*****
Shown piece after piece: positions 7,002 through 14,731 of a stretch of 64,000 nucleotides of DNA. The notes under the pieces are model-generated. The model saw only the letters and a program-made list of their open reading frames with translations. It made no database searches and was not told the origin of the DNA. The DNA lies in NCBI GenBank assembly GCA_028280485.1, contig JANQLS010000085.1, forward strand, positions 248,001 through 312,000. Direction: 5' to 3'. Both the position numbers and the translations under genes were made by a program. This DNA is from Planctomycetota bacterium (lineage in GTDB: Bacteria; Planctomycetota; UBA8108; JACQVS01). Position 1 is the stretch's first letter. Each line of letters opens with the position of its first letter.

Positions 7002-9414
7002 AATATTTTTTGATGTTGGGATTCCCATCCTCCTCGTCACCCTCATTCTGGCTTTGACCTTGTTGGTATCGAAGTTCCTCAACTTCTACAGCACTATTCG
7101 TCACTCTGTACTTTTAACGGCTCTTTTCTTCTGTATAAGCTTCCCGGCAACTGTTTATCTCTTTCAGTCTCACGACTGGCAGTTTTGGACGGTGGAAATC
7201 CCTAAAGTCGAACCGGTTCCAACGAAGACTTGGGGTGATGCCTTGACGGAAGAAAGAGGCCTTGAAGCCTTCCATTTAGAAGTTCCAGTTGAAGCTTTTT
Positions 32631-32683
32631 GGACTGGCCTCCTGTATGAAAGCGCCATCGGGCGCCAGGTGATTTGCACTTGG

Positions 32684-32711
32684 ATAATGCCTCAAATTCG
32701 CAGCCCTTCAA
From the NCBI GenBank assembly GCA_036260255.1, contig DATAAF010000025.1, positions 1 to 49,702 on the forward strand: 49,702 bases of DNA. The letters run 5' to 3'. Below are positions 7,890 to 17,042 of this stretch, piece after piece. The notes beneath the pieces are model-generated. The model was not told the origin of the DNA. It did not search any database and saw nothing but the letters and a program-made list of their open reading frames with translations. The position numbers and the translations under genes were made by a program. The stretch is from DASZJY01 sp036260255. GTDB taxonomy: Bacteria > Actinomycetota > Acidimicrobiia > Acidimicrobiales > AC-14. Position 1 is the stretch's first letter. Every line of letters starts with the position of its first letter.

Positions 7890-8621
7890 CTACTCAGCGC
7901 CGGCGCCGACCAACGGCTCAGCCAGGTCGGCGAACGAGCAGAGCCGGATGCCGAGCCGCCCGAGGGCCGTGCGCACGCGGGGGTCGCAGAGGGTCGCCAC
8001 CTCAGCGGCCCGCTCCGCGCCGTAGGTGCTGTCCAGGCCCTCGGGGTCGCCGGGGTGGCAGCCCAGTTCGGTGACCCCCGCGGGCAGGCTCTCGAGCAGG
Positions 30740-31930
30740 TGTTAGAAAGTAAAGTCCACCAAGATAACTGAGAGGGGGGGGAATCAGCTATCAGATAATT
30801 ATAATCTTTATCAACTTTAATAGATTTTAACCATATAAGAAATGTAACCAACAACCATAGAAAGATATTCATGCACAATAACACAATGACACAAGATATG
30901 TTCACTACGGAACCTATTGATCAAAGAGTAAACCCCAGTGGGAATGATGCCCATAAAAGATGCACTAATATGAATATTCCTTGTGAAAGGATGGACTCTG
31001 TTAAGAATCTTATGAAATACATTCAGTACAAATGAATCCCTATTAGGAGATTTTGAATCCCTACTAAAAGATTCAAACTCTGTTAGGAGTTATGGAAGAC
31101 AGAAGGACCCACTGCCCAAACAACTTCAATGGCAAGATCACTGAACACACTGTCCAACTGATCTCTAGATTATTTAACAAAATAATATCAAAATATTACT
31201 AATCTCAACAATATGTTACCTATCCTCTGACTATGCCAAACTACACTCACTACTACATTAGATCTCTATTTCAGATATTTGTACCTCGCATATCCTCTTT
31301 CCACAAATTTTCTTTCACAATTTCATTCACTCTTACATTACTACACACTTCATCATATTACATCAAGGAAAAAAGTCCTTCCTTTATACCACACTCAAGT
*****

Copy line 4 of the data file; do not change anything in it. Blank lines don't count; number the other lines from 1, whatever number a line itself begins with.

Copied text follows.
7101 TCACTCTGTACTTTTAACGGCTCTTTTCTTCTGTATAAGCTTCCCGGCAACTGTTTATCTCTTTCAGTCTCACGACTGGCAGTTTTGGACGGTGGAAATC